In an exclusive front-page interview with a Chinese newspaper recently, Guang Ming Daily, Mr Nazri Aziz, Minister in Prime Minister's Department, ruled out elections for this year, and for any time before Chinese New Year, which falls on Feb 7 next year.

He said it would be unwise for the government to call for elections when Muslims were away on pilgrimage trips in November and December.

"The government would also be blamed if an election is called around Chinese New Year," he said.

Mr Nazri also pointed out another significant detail: The current Parliament will reach its four-year mark only on May 17 next year.

There has only been one occasion when the Parliament was dissolved in less than four years. In April 1982 — four months short of the Parliament's four-year mark — Prime Minister Mahathir Mohamad called for elections in order to seek his first mandate after succeeding Mr Hussein Onn in July 1981.

Malaysia's five-year cycle is inherited from the British. Polls must be called within 60 days of the Parliament's expiration. In other words, the government has until mid-July 2009 to consider elections.

Nonetheless, Mr Abdullah is constrained by one factor — Umno's party elections. The ruling party has postponed its internal polls — which are always hotly-contested — for 18 months, from September to around March 2009. He will wish to call for general elections without first letting the party go through apotentially divisive party election.

Next year's fasting month will start in early September, after which the same cycle — of pilgrimages, year-end floods (which disadvantages the government), Christmas/New Year holidays, and Chinese New Year celebrations — kicks in.

Practically then, this leaves us with a window of April to August next year for the next general elections. While it is wiser, especially for politicians, to speculate that polls will be called early so as not to be caught off guard — so that the Prime Minister can then prove them wrong — I would nevertheless say that it is probable that polls will be held in July/August.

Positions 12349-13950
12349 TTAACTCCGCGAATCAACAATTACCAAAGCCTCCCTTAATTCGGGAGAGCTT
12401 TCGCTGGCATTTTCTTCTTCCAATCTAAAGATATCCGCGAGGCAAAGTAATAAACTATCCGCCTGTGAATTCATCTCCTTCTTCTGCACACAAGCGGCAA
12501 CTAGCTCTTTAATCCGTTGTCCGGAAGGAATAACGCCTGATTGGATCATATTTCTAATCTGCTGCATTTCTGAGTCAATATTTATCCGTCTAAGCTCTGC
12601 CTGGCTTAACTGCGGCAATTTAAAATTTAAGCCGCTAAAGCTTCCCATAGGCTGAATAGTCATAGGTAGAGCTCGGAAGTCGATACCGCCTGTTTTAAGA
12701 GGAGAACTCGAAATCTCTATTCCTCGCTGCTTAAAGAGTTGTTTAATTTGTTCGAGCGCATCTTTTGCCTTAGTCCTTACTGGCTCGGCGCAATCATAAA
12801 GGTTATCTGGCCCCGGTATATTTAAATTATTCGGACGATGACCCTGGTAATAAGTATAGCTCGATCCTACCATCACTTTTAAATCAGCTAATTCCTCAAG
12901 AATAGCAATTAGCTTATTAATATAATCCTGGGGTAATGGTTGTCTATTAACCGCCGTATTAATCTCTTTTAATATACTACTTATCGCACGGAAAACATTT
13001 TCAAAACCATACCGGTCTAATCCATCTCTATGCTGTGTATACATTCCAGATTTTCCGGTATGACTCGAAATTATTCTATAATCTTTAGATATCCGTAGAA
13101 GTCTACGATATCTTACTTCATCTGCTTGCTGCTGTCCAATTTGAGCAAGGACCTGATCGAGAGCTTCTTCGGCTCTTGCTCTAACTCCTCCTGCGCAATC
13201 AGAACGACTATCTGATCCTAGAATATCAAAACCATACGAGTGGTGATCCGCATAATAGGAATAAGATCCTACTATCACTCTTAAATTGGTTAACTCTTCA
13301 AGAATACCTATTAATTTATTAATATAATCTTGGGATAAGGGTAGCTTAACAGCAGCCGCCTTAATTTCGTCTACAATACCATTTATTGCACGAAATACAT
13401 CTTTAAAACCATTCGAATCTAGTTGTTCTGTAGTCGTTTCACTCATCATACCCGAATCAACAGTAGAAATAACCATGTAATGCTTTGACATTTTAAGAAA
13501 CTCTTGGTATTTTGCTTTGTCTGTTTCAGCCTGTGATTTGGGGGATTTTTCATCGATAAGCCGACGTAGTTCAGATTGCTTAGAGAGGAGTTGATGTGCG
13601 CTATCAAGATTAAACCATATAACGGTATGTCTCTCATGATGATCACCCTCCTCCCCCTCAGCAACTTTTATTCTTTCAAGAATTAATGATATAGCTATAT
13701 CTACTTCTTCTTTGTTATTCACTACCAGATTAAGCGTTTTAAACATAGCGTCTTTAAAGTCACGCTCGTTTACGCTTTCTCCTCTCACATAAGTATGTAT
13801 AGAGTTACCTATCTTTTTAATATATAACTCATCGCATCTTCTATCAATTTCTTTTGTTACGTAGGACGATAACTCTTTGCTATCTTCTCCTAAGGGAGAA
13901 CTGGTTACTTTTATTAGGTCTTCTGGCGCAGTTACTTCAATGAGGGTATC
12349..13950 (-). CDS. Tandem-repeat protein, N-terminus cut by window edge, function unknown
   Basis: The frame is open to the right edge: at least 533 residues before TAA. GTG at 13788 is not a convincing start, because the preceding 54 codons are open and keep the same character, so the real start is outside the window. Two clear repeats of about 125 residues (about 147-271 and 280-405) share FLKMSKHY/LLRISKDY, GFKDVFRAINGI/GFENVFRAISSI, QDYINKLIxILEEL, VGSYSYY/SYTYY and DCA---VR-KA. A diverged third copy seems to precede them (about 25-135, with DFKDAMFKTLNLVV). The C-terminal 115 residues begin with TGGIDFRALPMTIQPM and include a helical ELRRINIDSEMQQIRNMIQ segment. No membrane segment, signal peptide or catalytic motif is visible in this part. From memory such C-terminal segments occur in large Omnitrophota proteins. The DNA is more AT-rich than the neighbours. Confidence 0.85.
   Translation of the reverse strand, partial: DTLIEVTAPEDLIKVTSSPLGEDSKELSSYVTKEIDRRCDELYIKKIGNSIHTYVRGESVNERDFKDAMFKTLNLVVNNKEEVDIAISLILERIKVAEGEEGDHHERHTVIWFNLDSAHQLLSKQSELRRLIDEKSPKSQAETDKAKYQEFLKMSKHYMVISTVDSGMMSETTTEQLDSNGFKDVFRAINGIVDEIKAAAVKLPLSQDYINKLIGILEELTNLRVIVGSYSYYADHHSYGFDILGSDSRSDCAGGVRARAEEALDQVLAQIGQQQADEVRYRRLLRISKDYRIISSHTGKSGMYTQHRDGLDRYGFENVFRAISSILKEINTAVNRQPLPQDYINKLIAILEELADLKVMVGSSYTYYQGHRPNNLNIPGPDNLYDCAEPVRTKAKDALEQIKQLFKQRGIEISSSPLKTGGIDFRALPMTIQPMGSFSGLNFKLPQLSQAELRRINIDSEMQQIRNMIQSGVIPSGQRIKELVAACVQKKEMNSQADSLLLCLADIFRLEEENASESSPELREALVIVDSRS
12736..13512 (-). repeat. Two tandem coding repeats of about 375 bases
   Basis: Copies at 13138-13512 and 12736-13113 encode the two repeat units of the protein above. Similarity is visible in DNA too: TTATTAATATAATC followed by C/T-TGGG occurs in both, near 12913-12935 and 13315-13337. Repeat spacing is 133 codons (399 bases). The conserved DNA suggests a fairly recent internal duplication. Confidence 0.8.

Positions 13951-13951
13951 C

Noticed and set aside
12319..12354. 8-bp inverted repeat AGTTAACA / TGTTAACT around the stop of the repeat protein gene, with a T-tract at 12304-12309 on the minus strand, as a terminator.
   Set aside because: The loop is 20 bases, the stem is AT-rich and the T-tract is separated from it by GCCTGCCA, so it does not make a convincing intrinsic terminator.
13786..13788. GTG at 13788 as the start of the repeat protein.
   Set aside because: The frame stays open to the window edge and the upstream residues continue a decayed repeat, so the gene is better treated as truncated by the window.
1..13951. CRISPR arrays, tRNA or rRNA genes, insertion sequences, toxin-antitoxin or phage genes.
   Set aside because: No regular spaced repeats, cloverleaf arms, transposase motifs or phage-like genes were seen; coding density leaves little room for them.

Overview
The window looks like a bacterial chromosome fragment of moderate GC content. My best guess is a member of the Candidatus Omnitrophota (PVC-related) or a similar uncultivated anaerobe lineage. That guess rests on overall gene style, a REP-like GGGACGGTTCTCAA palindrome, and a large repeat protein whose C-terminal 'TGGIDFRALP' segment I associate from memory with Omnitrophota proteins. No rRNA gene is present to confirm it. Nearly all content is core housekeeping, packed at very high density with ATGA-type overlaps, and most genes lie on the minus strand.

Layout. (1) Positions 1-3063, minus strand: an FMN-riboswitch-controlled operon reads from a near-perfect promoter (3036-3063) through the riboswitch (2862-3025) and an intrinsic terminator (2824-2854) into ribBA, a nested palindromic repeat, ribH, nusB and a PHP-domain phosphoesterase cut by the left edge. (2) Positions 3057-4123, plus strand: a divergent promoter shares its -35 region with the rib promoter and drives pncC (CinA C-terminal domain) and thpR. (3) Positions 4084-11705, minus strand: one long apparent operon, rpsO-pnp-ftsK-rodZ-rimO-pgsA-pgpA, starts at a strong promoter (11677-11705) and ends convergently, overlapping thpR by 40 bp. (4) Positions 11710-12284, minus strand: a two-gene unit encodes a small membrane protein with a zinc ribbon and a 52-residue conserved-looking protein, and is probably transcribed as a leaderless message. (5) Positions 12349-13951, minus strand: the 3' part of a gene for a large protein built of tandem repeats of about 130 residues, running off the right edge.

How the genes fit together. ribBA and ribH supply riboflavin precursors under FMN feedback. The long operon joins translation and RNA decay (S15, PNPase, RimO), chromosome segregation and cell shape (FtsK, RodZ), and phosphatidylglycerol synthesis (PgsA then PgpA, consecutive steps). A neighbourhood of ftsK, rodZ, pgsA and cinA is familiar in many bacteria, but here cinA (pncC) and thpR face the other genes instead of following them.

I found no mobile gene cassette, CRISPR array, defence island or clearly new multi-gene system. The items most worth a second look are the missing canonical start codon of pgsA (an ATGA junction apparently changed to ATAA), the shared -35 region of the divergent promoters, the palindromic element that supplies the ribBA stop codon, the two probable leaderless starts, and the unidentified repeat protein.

In Malaysian history, five elections (1955, 1959, 1974, 1978, 1986) were held in July/August and four (1964, 1982, 1995, 2004) in March/April. Only one was held in May (1969), in October (1990) and in November (1999).

It is no coincidence that elections are mostly held in the March/April and July/August periods. The weather plays a part in this. As campaign periods are very short — only seven-and-half days in 2004 — good weather is a must for all contending parties, not least for the government. These two periods usually coincide with sunny days throughout most of the country.

Further, the ruling coalition's election machine is increasingly oiled through government contracts for construction and services. Yet, as of Aug 31, only 10.7 per cent of the 29,947 projects approved under the 9th Malaysia Plan were completed. Money aplenty is still in the pipeline but it takes a while to flow and facilitate election campaigns.

Since Mr Abdullah is not in a rush to win a new mandate, it is likely that he might opt for the latest possible safe date — July/August 2008.

Liew Chin Tong is executive director of the Kuala Lumpur-based Research for Social Advancement and a member of the Democratic Action Party (DAP), a Malaysian political party.


Top three blogs

Listed by The Wayang Party Club of Singapore Malaysia Today
Tun Dr Mahathir Mohamad
Lim Kit Siang

English blogs


MPs, Aduns

2008 list

  © Blogger template 'Perfection' by 2008

Back to TOP